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Movie Review: National Treasure

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Somewhere deep under the Hollywood Hills, Jerry Bruckheimer has a giant blender. Into that blender Mr. Bruckheimer threw a copy of Raiders of the Last Ark, an American History text that was missing a few pages, a few giant snowcats, some bulletproof glass, a touch of poppy sarcasm, and just for good measure, Jon Voight, Sean Bean and Nick Cage.

Out of this mishy-mash came National Treasure.

The ingredients might not sound wonderful together, but the sum is surely greater than its parts, providing you the viewer are willing to check your cynicism at the door with the be-vested high school ticket taker.

The film, which follows one family’s quest for a hidden treasure (is there any other kind?) of mythic proportions (the only kind worth making a movie about), is a frolicsome, if innaccurate, romp through American history and will certainly entertain most audience members.

As the film opens, we find Benjamin Franklin Gates (Cage) and Ian Howe (Bean) rocketing across the Arctic ice fields in enormouse treaded vehicles in search of a lost ship called the Charlotte. Within the Charlotte lies the next clue to the mystery that is the National Treasure, a collection of antiquities and fineries built up from Solomon’s time, preserved by the Masonic founding fathers, and valued somewhere North of $10 billion.

As with most films about large sums of money, Deadly Sin #5 kicks in and everybody wants more of an impossibly large fortune, leading, of course, to tension, high-speed chases and historical intrigue.

The film, though far-fetched and formulaic at the same time, is well-executed and is well worth the matinee money you put up for it, particularly if you have kids whose interest in history you’d like to pique. And while it is certainly guilty of embellishing U.S. history, it does so with what I would almost call reverance, leading viewers to a desire to know more of our great country, and perhaps an opportunity to reflect upon the real importance of Her founding documents.

If you’re looking for a fun film that is kid safe and engaging throughout, and you are willing to overlook some historical and mathematical impossibilities, you will enjoy National Treasure. Just don’t expect to learn much.

7.7 / 10

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  • Eric Olsen

    Great job Jeremy, thanks! Very descriptive. I think I would enjoy this a lot and I’m glad you mostly did.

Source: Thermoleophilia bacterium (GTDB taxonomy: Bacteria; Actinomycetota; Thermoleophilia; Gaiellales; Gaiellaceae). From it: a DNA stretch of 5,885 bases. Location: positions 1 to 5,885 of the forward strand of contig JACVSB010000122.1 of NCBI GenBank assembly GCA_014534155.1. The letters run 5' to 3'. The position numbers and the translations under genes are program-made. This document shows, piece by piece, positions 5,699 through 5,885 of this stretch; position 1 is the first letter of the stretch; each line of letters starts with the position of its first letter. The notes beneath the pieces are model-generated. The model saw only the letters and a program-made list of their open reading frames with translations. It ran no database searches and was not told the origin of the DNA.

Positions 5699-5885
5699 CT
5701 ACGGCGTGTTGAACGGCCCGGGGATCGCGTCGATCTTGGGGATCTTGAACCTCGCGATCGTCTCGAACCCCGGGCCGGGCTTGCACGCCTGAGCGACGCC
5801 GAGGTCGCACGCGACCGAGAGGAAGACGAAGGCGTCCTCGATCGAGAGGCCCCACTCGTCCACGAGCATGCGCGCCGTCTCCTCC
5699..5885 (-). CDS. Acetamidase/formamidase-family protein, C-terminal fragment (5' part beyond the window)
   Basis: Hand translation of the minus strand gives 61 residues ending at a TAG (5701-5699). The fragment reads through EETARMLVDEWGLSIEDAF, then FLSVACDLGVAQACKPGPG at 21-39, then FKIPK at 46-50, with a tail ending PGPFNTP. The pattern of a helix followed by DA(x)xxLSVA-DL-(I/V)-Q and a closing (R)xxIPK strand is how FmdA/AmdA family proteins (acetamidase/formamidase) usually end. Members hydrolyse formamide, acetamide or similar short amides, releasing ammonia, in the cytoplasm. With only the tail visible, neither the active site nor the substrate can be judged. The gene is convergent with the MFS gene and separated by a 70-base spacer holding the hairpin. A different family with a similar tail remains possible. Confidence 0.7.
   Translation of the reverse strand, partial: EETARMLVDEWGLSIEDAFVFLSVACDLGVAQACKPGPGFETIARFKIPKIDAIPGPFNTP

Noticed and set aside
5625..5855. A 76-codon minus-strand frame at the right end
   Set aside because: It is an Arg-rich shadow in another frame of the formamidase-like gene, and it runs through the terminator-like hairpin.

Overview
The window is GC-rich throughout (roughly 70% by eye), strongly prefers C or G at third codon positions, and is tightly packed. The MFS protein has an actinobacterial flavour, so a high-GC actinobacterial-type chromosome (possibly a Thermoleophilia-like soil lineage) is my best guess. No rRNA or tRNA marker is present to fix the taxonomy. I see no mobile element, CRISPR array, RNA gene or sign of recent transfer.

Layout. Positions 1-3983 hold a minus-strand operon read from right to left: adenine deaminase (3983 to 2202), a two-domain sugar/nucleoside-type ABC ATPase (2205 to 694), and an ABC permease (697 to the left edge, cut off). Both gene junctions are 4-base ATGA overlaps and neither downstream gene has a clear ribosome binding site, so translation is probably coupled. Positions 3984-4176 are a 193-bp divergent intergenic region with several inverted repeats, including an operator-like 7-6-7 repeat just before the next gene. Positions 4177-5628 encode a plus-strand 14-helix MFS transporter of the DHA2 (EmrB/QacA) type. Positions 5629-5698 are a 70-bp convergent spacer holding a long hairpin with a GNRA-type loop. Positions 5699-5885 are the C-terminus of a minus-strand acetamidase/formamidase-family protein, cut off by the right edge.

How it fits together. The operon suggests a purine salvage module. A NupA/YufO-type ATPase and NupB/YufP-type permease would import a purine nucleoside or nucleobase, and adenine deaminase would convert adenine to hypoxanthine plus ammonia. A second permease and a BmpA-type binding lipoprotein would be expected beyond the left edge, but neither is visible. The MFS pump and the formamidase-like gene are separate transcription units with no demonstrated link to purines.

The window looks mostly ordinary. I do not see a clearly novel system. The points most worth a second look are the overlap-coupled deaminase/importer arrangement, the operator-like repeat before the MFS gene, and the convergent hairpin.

• It was a very enjoyable film. I would definitely recommend it.

  • D.B. Cooper

    Boys, National Treasure was the biggest piece of shit I ever did see. It just made me wish I could watch Raiders of the Lost Ark again. That’s the perverse beauty of this here Jerry Bruckheimer. He reminds you of about 30 better previous films, but there’s a slight aftertase, sort of like pink Peeps.

    I have a stomach ache.

    Actually, if you can get past the fact that it’s utterly predictable, not particularly exciting, wastes a ton of very good actors and has a story hook that was created during a brief power lunch – well hell, for those who just don’t care, you might have a good time. When the end credits finally began to roll, I was gone in 60 seconds.

  • DB

    How do you *really* feel?

  • Eric Olsen

    so we aren’t looking at two thumbs up?

  • D.B. Cooper


    I loved the lead in this blog Jeremy. Watching National Treasure reminded me of a very old quote from a very old actor named Robert Shaw – God rest his soul. He was starring in some 1977 piece of crap called The Deep, about treasure hunting, giant eels and Jacqueline Bisset’s panty line. It was one of Nick Nolte’s first starring roles in a film, and he was complaining to Shaw saying essentially, “Man, this film is a big piece of shit.”

    Shaw drunkenly replied, “It’s a treasure movie Nick. A fucking treasure movie. Loosen up!”

  • MCH

    D.B. Cooper…Two questions: 1) How the hell did you surive that jump? and 2) Did you ever spend all that ransom money?

  • Eric Olsen

    and, how do you feel about Treat Williams’s portrayal of you in the classic “In Pursuit of D.B. Cooper”

  • D.B. Cooper

    Very carefully


    I would have preferred Al Pacino.